The operations specialist at a textbook company is founder and president of the Millennial Mustang Registry, and he’s driving his black 1965 Mustang Fastback GT to be displayed at the launch.
“You hear that millennials don’t like cars. I really got tired of going to car shows in my 1965 Mustang and being told, ‘Nobody your age likes cars.’ I founded the group to prove everybody wrong,” Belcher said.
Since 2018, the group has grown to more than 500 members from almost every state in the U.S., as well as other countries.
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“Most companies are focused on this is what we’re selling now,” Belcher said. “Mustang is more than a car. Mustang is family. Mustang is a feeling.”
Belcher grew up in the back seat of his father’s red 1969 Mustang convertible. When the boy was 12, he asked his father what kind of Mustang he should one day own. The two agreed to get him a Mustang and the banker dad would pay half. After mowing lawns and cleaning pools, the boy saved $3,500 and bought a shell of a Mustang with his $7,000 budget at auction. They went to swap meets and found parts to rebuild the vehicle together, with help from people they met who taught them.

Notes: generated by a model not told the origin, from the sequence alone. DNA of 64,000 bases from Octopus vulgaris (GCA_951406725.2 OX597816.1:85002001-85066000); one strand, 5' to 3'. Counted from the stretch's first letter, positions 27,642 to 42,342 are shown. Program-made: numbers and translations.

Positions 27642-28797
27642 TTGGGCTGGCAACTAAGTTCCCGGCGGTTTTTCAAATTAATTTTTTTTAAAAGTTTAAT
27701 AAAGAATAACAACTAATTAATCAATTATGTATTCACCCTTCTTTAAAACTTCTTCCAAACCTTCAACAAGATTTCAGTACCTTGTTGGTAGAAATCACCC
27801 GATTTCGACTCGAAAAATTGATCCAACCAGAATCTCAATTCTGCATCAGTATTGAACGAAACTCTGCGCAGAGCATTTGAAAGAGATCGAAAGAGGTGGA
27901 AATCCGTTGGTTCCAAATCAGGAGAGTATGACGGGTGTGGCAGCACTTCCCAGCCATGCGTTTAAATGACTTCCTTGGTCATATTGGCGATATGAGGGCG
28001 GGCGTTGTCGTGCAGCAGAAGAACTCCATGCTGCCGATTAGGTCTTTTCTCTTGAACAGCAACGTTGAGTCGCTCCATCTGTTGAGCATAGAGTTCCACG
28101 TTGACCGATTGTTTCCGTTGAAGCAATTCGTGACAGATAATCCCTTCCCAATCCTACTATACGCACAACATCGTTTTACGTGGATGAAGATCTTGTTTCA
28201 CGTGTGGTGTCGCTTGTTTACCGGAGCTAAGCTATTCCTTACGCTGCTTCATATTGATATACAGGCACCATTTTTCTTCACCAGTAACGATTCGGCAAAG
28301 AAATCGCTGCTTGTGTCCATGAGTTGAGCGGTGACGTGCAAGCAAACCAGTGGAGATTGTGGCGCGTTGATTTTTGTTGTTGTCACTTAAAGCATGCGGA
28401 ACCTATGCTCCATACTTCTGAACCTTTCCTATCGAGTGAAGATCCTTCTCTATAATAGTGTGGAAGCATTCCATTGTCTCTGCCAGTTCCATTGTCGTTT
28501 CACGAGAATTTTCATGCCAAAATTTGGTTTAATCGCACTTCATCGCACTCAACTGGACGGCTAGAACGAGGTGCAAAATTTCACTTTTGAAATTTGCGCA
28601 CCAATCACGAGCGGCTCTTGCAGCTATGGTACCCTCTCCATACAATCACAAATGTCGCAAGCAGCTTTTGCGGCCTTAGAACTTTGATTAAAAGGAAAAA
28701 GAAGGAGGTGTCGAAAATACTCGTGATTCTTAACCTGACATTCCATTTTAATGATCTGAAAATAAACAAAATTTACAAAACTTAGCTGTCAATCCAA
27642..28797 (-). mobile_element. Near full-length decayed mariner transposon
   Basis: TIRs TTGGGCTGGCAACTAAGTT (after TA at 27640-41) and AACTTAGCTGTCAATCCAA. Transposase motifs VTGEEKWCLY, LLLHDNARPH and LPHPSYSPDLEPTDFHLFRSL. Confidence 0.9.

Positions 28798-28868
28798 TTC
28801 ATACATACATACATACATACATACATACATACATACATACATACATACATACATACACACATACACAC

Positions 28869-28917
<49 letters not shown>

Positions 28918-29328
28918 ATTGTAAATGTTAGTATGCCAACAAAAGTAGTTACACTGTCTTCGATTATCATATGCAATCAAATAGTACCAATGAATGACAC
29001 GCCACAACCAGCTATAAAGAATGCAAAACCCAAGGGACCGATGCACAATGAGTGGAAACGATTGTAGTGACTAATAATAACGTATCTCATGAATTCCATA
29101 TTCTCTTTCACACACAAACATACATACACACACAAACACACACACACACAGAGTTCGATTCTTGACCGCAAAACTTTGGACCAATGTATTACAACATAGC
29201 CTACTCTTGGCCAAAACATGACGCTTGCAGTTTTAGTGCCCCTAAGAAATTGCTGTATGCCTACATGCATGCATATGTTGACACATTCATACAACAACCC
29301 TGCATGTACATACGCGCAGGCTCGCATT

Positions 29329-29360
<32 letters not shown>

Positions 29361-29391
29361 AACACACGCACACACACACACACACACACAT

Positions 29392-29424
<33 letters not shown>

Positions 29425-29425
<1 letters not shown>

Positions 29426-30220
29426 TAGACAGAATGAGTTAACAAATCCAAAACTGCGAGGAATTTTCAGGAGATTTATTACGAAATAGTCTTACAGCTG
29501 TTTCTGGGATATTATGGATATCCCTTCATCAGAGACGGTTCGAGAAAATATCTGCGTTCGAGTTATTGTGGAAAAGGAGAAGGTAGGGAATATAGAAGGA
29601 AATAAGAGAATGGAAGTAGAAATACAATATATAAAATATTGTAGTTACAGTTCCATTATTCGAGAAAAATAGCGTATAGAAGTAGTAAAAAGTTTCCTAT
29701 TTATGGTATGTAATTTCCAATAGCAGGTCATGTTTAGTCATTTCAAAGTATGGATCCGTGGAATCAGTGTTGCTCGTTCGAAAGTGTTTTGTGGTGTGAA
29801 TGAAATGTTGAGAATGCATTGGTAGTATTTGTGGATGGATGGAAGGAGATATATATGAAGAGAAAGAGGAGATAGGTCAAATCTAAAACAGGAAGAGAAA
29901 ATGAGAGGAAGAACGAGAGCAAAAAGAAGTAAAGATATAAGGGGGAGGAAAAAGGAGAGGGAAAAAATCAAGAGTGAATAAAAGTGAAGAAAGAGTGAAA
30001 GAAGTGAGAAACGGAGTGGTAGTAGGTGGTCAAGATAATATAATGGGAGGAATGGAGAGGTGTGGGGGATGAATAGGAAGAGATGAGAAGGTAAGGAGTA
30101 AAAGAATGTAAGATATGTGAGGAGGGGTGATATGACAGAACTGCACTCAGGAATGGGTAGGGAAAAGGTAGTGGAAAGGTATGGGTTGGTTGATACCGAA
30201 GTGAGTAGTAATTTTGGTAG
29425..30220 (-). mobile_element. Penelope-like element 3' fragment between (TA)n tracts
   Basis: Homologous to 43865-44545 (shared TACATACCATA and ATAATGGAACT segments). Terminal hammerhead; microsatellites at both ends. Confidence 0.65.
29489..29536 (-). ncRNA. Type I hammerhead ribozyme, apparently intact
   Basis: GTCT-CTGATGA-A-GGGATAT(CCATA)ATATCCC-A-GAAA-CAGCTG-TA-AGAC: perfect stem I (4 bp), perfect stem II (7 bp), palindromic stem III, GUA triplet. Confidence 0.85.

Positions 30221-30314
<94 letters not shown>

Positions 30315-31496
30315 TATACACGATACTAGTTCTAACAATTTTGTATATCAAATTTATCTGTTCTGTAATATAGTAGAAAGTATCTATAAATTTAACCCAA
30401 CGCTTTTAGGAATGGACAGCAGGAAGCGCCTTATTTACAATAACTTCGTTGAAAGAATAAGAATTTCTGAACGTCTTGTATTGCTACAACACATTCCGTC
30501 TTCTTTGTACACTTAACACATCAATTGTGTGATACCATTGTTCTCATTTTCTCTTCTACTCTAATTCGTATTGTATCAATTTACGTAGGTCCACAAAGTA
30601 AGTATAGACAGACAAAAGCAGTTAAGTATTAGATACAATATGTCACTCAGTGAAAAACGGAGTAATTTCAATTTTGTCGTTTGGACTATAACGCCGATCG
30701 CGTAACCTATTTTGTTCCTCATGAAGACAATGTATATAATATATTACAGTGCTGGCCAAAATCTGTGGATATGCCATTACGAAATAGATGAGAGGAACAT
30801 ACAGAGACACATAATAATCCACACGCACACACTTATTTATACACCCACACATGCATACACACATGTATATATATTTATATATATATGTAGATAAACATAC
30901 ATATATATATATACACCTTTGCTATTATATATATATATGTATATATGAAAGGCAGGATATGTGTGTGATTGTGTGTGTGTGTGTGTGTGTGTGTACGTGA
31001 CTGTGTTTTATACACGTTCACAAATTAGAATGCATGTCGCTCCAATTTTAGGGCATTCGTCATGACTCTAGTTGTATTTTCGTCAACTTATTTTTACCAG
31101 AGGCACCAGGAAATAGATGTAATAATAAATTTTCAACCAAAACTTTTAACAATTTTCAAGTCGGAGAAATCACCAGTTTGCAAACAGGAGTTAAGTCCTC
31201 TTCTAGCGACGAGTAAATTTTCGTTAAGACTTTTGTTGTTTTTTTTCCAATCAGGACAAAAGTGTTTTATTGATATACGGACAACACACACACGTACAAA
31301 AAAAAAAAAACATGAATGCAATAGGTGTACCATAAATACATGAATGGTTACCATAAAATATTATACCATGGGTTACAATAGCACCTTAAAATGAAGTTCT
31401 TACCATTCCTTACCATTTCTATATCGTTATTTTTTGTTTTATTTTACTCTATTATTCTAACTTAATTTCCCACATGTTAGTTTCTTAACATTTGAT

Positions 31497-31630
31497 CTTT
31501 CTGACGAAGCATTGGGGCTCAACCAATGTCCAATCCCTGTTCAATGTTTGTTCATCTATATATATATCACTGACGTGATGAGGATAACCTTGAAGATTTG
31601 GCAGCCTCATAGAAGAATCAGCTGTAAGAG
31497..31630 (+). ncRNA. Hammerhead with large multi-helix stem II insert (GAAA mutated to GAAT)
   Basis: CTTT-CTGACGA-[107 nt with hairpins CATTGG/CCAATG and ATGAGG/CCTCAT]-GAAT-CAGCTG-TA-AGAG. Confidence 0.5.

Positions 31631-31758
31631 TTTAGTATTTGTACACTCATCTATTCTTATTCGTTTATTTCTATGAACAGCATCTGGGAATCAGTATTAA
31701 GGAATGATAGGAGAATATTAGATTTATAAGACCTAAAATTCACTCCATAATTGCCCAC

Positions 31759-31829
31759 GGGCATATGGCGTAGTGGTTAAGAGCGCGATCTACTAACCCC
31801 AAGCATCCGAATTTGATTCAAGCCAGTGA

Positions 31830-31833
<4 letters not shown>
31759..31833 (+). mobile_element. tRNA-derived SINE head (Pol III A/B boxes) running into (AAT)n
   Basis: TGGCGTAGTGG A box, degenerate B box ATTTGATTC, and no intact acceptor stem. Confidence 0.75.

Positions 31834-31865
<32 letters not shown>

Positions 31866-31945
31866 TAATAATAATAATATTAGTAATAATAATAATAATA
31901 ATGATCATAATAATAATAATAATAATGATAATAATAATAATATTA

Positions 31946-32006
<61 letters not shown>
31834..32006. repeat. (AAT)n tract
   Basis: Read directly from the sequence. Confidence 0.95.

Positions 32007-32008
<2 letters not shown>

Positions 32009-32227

“I can sit in the driver’s seat and tell you who got me the knobs for Christmas, where dad and I found the steering wheel,” Belcher said.
The road to Detroit
Connie Trine, 66, a retired school secretary from Kirkland, Washington, and her husband, a Boeing retiree, are driving her 2004 Mustang Mach 1 cross-country “on the road back to Detroit” with the team led by Flis-Schneider.
Her car represents the fourth generation Mustang, built from 1994 to 2004.
The retired school secretary and her husband of 47 years, a retired schedule planner for Boeing, also own a 1965 Mustang convertible, a 1966 Mustang Fastback and a 2014 Mustang GT.
“People come up and talk to you. Just everyday people, not hoity-toity people.” Trine said.
Kundan Nasir, 38, of southern New Jersey, is headed to Detroit for the big reveal, too.
The hospital chaplain also runs a YouTube channel for Mustang junkies.
“Mustang was my first car in high school. It felt like me. I was able to be free. My mom’s (Toyota) Corolla just didn’t have the same feeling,” Nasir said. “I felt like I was putting on a superhero persona.”